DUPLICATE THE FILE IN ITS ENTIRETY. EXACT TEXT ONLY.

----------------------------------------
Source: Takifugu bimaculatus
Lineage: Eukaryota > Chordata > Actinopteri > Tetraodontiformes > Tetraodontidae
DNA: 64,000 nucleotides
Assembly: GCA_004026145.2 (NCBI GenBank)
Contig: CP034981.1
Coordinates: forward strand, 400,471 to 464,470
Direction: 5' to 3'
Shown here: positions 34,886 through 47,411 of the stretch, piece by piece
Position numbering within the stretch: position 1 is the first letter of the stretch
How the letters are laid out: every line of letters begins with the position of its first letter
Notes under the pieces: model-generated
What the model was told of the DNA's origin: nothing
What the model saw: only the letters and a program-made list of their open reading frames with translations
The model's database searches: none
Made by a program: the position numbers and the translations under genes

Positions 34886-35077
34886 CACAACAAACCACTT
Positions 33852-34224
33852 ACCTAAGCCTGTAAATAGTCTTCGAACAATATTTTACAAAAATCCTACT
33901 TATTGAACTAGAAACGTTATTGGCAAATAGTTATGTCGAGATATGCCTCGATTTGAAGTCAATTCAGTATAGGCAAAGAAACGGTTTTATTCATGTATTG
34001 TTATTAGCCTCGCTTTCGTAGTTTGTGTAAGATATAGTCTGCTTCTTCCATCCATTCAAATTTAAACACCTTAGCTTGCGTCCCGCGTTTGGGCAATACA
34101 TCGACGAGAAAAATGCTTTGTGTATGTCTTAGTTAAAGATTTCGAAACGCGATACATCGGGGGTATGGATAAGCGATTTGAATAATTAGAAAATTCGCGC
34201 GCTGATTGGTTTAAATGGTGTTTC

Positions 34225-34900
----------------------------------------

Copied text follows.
Source: Takifugu bimaculatus
Lineage: Eukaryota > Chordata > Actinopteri > Tetraodontiformes > Tetraodontidae
DNA: 64,000 nucleotides
Assembly: GCA_004026145.2 (NCBI GenBank)
Contig: CP034981.1
Coordinates: forward strand, 400,471 to 464,470
Direction: 5' to 3'
Shown here: positions 34,886 through 47,411 of the stretch, piece by piece
Position numbering within the stretch: position 1 is the first letter of the stretch
How the letters are laid out: every line of letters begins with the position of its first letter
Notes under the pieces: model-generated
What the model was told of the DNA's origin: nothing
What the model saw: only the letters and a program-made list of their open reading frames with translations
The model's database searches: none
Made by a program: the position numbers and the translations under genes

Positions 34886-35077
34886 CACAACAAACCACTT
Positions 33852-34224
33852 ACCTAAGCCTGTAAATAGTCTTCGAACAATATTTTACAAAAATCCTACT
33901 TATTGAACTAGAAACGTTATTGGCAAATAGTTATGTCGAGATATGCCTCGATTTGAAGTCAATTCAGTATAGGCAAAGAAACGGTTTTATTCATGTATTG
34001 TTATTAGCCTCGCTTTCGTAGTTTGTGTAAGATATAGTCTGCTTCTTCCATCCATTCAAATTTAAACACCTTAGCTTGCGTCCCGCGTTTGGGCAATACA
34101 TCGACGAGAAAAATGCTTTGTGTATGTCTTAGTTAAAGATTTCGAAACGCGATACATCGGGGGTATGGATAAGCGATTTGAATAATTAGAAAATTCGCGC
34201 GCTGATTGGTTTAAATGGTGTTTC

Positions 34225-34900